of Ohio stopped running marathons when he was 90. On Tuesday, Fremont set his sights on setting a new American record in the road race mile--and he did it. Fremont finished the Grand Blue Mile in 13 minutes 55 seconds. Fremont will attempt a world record in his age group on Friday night in the 800 meters. That race takes place at Drake Stadium. (04/25/2018) ⚡AMPAge-Group Running
The first paralyzed man completed the London Marathon
on foot crossed the finish line, but a day late to get a medal. Simon Kindleysides
set off at 10am on Sunday alongside thousands of other racers and finished at 10:46pm on Monday - the last person to cross the line. The 34-year-old, a father of three was diagnosed with functional neurological disorder and a brain tumor in 2013, which left him paralyzed from the waist down. He walked the 26.2-mile marathon course using a ReWalk exoskeleton suit. He has been awarded the Spirit of London award, which the London Marathon gives to participants who "encapsulated the unique spirit" of the race. He is the first finisher from this year's race to be given the award. Simon was raising money for The Brain Tumor Charity and at the time of writing has raised £8,630.04 ($12,032US) just short of his goal of £10,000. (04/25/2018) ⚡AMP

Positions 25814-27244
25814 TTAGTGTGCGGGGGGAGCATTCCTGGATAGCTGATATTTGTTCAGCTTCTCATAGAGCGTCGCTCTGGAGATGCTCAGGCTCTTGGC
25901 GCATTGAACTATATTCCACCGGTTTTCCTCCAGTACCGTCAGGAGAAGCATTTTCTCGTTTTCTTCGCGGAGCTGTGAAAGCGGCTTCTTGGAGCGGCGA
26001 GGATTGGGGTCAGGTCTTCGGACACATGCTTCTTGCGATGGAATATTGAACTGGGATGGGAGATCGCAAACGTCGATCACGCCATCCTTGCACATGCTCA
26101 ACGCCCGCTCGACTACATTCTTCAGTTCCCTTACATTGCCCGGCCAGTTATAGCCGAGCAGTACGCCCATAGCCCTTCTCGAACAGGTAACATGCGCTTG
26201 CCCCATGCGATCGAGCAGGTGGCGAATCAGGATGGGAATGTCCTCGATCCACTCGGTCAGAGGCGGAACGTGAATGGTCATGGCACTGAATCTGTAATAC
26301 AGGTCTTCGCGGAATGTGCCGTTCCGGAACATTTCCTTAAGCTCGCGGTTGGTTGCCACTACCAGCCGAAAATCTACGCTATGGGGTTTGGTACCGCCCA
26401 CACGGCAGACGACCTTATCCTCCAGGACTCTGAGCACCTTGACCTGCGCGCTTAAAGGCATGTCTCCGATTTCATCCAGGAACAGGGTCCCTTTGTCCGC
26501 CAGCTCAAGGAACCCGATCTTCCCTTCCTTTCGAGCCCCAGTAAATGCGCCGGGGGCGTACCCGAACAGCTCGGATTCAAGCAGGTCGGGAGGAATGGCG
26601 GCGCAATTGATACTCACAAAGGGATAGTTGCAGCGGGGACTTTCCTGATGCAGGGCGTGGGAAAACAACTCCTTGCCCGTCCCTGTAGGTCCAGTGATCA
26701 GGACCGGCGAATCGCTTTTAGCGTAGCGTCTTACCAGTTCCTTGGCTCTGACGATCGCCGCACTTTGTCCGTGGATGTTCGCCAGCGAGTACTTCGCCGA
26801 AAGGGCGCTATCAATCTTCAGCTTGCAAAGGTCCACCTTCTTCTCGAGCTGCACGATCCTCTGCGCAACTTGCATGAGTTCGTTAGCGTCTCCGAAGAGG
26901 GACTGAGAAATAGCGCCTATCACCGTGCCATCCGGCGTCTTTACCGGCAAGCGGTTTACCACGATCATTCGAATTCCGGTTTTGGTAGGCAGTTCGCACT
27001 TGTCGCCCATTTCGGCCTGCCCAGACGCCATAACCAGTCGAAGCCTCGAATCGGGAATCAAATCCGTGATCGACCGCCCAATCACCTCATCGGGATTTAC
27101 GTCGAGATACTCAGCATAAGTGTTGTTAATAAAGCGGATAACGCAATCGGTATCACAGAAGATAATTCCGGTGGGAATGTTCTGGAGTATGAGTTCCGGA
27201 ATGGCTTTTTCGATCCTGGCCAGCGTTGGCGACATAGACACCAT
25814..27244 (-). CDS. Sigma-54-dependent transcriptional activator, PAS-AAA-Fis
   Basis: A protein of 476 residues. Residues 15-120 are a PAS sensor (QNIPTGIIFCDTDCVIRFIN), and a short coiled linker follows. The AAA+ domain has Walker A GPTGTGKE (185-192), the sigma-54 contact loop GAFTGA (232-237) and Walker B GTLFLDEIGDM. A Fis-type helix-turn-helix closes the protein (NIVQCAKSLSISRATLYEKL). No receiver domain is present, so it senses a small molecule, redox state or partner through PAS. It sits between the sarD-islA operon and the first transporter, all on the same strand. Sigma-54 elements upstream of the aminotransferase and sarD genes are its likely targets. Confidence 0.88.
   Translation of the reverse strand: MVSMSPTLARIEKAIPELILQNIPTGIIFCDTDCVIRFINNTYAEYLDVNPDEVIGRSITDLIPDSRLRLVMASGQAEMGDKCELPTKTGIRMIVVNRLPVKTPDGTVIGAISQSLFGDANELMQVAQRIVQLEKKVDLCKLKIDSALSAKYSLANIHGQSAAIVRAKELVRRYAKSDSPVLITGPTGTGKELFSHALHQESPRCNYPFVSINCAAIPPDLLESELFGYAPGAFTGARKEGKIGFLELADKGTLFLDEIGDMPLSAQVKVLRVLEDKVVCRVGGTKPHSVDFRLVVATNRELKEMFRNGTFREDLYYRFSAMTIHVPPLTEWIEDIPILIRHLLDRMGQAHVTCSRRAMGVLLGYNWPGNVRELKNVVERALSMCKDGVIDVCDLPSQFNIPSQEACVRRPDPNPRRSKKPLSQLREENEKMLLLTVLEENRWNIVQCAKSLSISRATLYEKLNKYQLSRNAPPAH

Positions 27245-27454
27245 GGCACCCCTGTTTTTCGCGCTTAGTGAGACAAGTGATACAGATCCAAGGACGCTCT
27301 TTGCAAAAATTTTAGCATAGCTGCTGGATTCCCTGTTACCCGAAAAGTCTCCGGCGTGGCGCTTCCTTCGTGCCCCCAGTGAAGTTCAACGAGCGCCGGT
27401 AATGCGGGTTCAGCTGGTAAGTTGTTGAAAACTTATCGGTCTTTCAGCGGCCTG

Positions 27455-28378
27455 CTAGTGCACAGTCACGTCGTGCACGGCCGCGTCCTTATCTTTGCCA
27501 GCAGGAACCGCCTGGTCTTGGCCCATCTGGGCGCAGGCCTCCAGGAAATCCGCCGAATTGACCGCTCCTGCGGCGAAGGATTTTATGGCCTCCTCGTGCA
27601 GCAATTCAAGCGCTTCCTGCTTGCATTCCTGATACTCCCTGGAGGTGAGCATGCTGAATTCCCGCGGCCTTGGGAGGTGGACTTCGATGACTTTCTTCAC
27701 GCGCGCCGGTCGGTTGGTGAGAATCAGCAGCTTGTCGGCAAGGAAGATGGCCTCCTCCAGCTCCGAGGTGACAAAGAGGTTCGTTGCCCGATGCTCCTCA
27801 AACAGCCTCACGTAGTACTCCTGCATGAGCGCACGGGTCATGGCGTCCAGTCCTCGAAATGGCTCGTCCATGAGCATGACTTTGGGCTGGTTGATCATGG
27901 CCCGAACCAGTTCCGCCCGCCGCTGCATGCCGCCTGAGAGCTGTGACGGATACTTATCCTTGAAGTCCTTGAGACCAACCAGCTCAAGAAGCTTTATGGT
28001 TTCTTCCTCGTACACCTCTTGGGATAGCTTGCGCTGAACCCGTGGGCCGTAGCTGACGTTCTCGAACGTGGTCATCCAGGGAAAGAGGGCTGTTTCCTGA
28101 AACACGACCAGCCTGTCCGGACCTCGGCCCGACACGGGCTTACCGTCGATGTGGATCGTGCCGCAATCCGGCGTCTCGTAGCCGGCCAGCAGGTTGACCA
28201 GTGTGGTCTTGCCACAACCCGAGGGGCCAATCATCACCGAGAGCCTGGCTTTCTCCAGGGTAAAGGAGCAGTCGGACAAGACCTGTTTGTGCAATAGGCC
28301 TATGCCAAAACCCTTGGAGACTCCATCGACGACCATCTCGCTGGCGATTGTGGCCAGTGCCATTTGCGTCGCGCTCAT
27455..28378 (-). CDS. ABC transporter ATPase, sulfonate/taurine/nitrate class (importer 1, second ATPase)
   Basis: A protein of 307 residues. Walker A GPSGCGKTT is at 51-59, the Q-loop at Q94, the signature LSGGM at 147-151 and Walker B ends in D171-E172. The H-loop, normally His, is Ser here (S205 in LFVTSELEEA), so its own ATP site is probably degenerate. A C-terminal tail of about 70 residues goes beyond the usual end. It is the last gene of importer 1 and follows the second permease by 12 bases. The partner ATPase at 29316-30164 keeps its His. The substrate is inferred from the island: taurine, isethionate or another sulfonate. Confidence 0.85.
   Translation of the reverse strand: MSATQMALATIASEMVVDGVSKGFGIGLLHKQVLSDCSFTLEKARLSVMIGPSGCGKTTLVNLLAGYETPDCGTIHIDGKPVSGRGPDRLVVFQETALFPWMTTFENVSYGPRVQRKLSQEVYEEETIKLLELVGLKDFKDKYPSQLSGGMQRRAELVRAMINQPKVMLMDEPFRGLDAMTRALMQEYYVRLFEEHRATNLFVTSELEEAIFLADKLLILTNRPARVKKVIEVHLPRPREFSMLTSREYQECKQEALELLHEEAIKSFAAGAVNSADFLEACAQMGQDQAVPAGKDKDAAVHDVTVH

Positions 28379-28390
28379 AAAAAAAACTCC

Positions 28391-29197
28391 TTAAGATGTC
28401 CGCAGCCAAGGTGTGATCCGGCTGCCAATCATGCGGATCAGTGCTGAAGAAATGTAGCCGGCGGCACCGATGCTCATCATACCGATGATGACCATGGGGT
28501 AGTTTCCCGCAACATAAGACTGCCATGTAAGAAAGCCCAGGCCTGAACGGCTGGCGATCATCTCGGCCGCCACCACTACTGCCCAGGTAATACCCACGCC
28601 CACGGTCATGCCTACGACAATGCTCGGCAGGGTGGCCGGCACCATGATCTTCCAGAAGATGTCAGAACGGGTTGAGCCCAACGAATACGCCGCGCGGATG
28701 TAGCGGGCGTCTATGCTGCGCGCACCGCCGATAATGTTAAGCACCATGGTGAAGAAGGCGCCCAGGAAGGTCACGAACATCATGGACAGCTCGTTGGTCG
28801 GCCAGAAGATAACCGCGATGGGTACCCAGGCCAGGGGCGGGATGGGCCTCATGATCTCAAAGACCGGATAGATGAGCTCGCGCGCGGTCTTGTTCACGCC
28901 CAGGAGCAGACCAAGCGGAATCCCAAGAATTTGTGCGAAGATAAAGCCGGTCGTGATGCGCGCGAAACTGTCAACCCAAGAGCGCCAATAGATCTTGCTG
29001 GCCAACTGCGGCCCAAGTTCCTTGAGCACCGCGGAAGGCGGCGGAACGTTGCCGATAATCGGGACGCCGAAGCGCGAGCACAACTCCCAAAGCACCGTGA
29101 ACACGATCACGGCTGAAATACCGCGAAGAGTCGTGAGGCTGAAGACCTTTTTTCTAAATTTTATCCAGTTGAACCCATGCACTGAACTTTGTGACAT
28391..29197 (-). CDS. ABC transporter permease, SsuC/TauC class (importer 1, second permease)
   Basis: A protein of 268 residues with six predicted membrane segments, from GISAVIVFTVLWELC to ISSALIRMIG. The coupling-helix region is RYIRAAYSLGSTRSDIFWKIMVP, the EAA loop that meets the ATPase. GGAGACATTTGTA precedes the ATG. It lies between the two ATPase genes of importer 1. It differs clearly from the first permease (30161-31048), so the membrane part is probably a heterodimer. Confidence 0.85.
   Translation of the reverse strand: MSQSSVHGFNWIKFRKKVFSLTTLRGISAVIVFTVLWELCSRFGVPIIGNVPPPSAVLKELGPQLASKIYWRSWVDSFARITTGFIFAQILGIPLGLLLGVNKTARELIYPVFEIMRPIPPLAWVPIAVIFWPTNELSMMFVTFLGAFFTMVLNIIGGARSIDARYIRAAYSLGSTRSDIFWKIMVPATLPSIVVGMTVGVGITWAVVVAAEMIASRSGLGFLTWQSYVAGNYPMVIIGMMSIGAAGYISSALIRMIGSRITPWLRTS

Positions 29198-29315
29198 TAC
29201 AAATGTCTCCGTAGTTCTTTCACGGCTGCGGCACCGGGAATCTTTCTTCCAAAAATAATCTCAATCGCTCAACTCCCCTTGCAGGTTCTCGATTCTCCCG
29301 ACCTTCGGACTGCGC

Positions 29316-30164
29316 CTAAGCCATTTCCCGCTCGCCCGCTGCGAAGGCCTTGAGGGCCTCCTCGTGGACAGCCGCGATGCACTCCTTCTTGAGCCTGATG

According to academics researches, a survey of 8,000 runners found they enjoyed a sense of satisfaction and achievement, with events such as parkrun
and social network Strava
adding a sense of community. Researchers at Glasgow Caledonian University carried out the study by interviewing 8,157 runners across the UK registered with parkrun, the nationwide weekly free 5K run, and fitness app Strava. Dr Emmanuelle Tulle, reader in sociology at the university, said: "Running gives you a feeling you have achieved something and a sense of tremendous satisfaction. It adds to a general sense of well-being, you feel good and it helps boosts your self-confidence. The combination of attending parkrun and being able to track your progress on Strava makes runners feel as if they are not on their own, it enables them to see the point of running. They are much more likely to maintain regular exercise as a result and reap the benefits. There is a combination of competitiveness and togetherness, which is extremely beneficial." 89% of those surveyed said running regularly has made them happier and has had a positive impact on their mental health and body image. (04/25/2018) ⚡AMP